russell-linuxaus at stuart.id.au
Thu Jul 4 07:43:05 EST 2013
On Wed, 2013-07-03 at 08:57 -0400, David Lyon wrote:
> Where you see their point is on the receiving side of telephone calls.
> If 'anybody' can make free voip calls, then anybody will call. I'm
> meaning telephone canvassors/telemarketers here.
Yes, an open SIP system would end up as heavily SPAM'ed as email. But
it in practice hasn't worked out that way. People who opt to have a
VOIP (SIP) home phone don't get any more marketing phone calls that
someone who doesn't. Why? Because the system isn't open.
If you have a VOIP home phone, you don't just expose a SIP handset to
the internet. You deal with a SIP provider, who in effect only accepts
phone calls from other providers who don't accept generate huge numbers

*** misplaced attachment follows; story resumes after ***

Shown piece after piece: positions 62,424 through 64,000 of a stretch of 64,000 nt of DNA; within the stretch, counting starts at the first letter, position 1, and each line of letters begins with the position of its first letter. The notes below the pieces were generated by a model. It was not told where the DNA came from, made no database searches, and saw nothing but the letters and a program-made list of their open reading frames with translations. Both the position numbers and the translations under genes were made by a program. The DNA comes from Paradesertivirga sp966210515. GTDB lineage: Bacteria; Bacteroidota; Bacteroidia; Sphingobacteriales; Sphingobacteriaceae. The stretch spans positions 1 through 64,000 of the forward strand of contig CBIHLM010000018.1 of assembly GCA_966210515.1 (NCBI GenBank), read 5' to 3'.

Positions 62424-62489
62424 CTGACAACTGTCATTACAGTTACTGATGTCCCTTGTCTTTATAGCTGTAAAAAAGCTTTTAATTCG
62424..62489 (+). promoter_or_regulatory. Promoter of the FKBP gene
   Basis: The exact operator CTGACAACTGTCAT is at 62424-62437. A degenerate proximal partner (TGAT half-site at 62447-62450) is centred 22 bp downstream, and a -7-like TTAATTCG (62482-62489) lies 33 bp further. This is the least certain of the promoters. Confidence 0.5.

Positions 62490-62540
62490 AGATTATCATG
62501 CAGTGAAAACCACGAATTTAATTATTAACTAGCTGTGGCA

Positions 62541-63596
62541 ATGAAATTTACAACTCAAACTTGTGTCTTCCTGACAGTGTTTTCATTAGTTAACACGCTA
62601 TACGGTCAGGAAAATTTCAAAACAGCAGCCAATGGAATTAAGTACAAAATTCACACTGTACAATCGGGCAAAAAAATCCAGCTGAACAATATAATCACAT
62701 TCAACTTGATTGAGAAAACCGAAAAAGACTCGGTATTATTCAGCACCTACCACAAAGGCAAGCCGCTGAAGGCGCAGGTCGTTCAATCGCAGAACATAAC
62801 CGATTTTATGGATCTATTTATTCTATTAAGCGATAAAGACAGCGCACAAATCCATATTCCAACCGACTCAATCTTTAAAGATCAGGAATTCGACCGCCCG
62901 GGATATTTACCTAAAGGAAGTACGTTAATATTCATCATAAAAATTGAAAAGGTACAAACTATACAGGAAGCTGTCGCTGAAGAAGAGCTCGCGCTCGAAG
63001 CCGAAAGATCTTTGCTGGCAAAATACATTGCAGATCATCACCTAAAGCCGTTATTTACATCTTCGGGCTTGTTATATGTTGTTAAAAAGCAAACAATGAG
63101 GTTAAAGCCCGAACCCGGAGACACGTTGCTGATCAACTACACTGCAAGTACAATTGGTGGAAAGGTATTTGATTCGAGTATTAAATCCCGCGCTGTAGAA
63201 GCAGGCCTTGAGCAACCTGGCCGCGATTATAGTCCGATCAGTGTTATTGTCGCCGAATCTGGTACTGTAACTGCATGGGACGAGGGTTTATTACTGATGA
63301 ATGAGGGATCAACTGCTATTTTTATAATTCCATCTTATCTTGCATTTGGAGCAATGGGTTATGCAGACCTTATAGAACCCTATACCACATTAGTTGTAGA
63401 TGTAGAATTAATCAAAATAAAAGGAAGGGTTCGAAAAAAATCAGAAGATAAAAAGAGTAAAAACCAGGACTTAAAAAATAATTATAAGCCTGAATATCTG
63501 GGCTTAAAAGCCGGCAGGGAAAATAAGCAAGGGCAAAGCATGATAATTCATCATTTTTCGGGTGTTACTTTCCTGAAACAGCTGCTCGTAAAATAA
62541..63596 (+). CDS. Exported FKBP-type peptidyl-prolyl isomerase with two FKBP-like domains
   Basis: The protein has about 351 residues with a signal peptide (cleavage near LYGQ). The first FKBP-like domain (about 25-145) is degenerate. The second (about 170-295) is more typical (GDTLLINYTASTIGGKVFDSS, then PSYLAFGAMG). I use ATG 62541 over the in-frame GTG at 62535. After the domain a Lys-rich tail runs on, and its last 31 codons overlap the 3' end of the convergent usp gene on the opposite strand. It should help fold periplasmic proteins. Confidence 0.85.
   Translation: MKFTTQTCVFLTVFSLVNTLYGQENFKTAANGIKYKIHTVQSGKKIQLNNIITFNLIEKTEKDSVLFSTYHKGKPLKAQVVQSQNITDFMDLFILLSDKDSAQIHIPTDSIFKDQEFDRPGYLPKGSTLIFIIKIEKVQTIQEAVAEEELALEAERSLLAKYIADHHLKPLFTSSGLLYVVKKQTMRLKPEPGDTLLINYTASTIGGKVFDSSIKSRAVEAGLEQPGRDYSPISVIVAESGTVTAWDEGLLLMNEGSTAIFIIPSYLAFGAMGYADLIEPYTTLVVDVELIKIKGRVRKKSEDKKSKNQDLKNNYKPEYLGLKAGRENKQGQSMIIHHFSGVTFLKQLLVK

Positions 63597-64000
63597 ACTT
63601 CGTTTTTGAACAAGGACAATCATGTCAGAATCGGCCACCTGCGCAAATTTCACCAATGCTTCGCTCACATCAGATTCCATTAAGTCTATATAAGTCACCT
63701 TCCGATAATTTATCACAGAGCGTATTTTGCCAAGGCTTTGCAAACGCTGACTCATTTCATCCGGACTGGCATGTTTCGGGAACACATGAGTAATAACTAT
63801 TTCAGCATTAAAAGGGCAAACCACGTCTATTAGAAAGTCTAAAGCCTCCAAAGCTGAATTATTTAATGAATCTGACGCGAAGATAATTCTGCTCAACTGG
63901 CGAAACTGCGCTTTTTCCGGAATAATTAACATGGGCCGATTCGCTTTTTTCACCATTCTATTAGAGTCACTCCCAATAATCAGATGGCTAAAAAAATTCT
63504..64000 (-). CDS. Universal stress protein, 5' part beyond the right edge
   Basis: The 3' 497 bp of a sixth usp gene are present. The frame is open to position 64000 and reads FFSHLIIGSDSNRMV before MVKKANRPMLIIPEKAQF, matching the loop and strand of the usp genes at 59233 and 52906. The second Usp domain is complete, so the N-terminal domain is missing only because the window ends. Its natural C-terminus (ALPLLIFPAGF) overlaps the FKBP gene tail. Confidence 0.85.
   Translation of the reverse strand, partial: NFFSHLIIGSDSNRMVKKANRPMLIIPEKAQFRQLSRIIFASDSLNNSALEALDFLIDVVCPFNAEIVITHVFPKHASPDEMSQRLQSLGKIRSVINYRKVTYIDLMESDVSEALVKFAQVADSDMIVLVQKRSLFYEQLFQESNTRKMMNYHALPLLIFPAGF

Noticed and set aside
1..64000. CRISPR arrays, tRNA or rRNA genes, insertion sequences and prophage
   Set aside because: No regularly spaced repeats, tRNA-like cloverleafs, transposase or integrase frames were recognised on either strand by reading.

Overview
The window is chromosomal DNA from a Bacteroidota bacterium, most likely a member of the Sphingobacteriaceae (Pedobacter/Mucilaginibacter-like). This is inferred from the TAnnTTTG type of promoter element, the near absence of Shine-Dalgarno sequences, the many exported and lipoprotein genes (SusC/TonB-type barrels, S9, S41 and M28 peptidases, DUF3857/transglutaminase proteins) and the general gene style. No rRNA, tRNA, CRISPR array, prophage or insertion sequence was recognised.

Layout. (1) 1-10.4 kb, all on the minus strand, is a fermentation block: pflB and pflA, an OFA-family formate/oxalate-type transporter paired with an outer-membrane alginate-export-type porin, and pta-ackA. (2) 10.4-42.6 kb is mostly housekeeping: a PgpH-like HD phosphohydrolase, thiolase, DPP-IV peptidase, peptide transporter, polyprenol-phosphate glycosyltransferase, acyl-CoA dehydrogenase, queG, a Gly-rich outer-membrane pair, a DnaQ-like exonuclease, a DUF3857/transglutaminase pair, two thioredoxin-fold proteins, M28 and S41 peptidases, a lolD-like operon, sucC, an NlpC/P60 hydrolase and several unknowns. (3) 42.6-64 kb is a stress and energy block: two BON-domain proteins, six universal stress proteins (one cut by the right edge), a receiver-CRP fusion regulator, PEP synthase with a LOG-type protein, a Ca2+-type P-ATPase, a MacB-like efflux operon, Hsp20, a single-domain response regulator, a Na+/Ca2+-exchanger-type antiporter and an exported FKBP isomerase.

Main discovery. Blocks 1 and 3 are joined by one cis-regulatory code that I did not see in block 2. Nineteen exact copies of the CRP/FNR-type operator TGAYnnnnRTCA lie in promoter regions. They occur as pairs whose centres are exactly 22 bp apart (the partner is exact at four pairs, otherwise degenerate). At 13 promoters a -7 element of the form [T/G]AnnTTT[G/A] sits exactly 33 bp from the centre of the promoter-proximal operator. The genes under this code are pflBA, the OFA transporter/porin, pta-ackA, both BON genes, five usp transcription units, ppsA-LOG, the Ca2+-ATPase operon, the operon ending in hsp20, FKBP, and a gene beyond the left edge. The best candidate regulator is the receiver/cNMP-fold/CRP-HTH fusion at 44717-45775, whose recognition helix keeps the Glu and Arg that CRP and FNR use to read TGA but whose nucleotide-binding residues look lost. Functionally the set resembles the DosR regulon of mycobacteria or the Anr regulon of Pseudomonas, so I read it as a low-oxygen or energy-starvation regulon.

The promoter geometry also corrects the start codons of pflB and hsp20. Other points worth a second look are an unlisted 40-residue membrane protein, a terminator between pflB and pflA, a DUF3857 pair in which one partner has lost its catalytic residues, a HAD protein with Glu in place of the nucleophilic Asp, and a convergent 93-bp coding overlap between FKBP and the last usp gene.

of marketing calls. Think of it as a GMail service for SIP. If your
provider starts letting through a whole pile of unwanted calls, you
would move to another provider.
After all, they have to do something to earn the right to charge you for
a service that you could otherwise supply yourself. Actually behind the
scenes they do several things. Phone numbers are a finite resource, and
they have to be routed. Being finite you will still have to pay for
them. It doesn't matter they are artificial, any more than it matters
water rights, copyright or carbon credits are artificial. More
importantly if the service is going to be reliable, they have to
implement end to end QOS. If you don't do they you end up with
something like Skype - working wonderfully one second, and dropping out
the next. It turns out QOS is pretty hard to do well.
The bottom line is although a SIP could in principle be entirely open
are "free", it currently isn't and likely will never be so. So your
Business friends have nothing to fear from moving from the PSTN to SIP.
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